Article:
AVV Inspection results to be recorded on the National Exchange of Vehicle and Driver Information Services (NEVDIS) and publicly accessible via the PPSR (Personal Property Securities Register)
5% import duty to be removed (may apply to selected free-trade countries only – Japan, UK, USA)
Under 2019 SEVS, a vehicle would need to meet one of six criteria to be ruled eligible for import:
Performance – a new graduated threshold formula measured from 110 kilowatts per Tonne (kW/T) in 1992, increasing by 1 kW/T each year after.
Even though not mentioned in this media release, the Govt. will continue to block the import of any model that was sold in full volume (in any form), so don’t get too excited – this Performance criteria is not likely to allow any new models.
In fact the criteria is set higher than the previous power requirements so will actually REMOVE a number of well-loved enthusiast models from the current SEVS eligible list.
Under SEVS 2019, these are just a few examples of models that won’t make the cut-off based on performance: 1994+ Toyota Supra SZ non-turbos, V35 Skyline 2.5L 4-door, and about half the M35 Stageas.
Environmental Performance – an objective vehicle technology based on an alternate power source to internal combustion or a micro-car subcategory for low power (low emissions) vehicles.
This will include hybrid models however fuel efficiency / low emissions thresholds are yet to be decided – this will determine whether any of these vehicles become worthwhile imports.
Mobility – originally manufactured or fitted from the factory with substantive specialist mobility features to assist people with disabilities.
Rarity – total worldwide production of the vehicle ‘Make’ is less than 3000 units per year; or total worldwide production of the vehicle ‘Model’ is less than 1000 units per year; or total worldwide production of the vehicle ‘Variant’ is less than 100 vehicles per year. Left-hand drive vehicles imported under the rarity criterion will not require conversion to right-hand drive but will need state or territory agreement for use on their roads.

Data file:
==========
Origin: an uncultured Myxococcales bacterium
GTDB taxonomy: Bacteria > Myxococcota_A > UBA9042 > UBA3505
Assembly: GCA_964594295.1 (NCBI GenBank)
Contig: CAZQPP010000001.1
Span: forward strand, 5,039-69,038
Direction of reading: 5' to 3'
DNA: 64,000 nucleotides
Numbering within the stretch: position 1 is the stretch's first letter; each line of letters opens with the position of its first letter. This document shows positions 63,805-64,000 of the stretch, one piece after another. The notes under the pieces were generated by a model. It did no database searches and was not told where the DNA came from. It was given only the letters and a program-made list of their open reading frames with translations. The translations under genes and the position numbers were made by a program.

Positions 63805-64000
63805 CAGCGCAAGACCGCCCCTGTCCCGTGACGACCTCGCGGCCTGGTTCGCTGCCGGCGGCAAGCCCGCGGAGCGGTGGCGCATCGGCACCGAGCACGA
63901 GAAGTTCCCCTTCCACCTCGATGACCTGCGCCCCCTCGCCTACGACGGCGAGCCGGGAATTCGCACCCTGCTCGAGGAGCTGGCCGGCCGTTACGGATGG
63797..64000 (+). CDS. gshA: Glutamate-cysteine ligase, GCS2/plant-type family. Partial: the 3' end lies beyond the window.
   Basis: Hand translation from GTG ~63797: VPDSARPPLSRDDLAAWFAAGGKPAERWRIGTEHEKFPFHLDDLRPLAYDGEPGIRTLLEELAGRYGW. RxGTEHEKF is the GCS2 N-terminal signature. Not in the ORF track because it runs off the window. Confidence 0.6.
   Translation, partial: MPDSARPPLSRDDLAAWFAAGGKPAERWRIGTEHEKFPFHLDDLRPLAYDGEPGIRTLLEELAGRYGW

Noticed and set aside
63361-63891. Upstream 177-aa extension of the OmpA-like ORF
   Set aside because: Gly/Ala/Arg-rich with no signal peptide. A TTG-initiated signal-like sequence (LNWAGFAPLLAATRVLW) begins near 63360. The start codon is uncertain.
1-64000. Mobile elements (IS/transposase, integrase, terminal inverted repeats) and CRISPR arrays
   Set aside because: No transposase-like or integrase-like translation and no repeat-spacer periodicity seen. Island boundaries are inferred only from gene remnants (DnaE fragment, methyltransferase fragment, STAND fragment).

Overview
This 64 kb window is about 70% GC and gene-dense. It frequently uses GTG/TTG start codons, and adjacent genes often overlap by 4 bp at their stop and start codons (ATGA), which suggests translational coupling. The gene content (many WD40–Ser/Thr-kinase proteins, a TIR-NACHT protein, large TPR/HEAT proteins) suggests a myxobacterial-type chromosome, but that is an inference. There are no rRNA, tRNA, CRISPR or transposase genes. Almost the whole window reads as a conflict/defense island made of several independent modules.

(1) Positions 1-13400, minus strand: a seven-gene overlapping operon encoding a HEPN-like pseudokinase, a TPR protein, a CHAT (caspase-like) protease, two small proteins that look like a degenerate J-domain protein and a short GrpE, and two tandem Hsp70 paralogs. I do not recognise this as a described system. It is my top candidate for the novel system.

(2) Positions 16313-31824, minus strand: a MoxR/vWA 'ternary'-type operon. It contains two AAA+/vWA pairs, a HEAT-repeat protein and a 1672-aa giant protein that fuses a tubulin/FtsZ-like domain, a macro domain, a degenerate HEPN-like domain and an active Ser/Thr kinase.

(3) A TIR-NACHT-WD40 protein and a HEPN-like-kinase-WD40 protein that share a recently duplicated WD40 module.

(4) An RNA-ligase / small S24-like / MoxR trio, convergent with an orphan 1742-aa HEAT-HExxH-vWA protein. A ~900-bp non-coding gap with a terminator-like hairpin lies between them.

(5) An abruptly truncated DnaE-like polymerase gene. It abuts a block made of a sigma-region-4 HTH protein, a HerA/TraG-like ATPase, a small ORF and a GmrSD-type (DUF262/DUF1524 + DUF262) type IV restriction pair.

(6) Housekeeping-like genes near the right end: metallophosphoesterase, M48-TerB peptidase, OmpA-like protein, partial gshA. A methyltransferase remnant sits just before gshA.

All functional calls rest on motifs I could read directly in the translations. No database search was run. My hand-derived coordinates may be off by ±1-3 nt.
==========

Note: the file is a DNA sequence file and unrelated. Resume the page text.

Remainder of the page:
*The production number thresholds to meet this criteria have been doubled (to cover more models) compared to the previous proposal.
Left-hand drive – originally manufactured as a left-hand drive vehicle and not available as an originally manufactured right hand drive vehicle in another world market. These vehicles will require conversion to right hand drive for safety reasons.
Campervans and Motorhomes – originally manufactured as a campervan or motorhome.
So what will the 2019 Import Regulation Changes actually mean for the secondhand vehicle industry ?
The Govt. has predicted import numbers will remain fairly constant at 8,000 vehicles per year over the transition from 2018 to 2019.
This is difficult to comment on since the regulations have not yet been finalised and a number of small details will ultimately determine the viability of the whole industry.
And as we all know, the devil is in the detail.
The secondhand vehicle import industry will have to transition to a new scheme with as yet unknown costs and regulations within the next 16 months.
Considering it may be another 6 months before any significant detail attached to the Road Vehicle Standards Bill is known, this doesn’t give much time for these small to medium businesses to reinvent themselves when they are already under significant financial pressure.
In recent years the viability of this industry has been marginal at best, so those that can’t change in time will be forced to close their doors.
The import of standard people movers (which will end in 2021) will probably be replaced in time with hybrid and other models such as Kei cars that fit within the new environmental criteria. But this all depends on the environmental performance thresholds which are yet to be set.
With the cost of true collector cars that meet the stringent SEVS criteria rising beyond the ability of most people to afford them, fuel efficient vehicles will probably form the bulk of imports to Australia from 2019 onwards.
Further details on the vehicle import regulation reforms is available on the Department of Infrastructure and Regional Development’s website.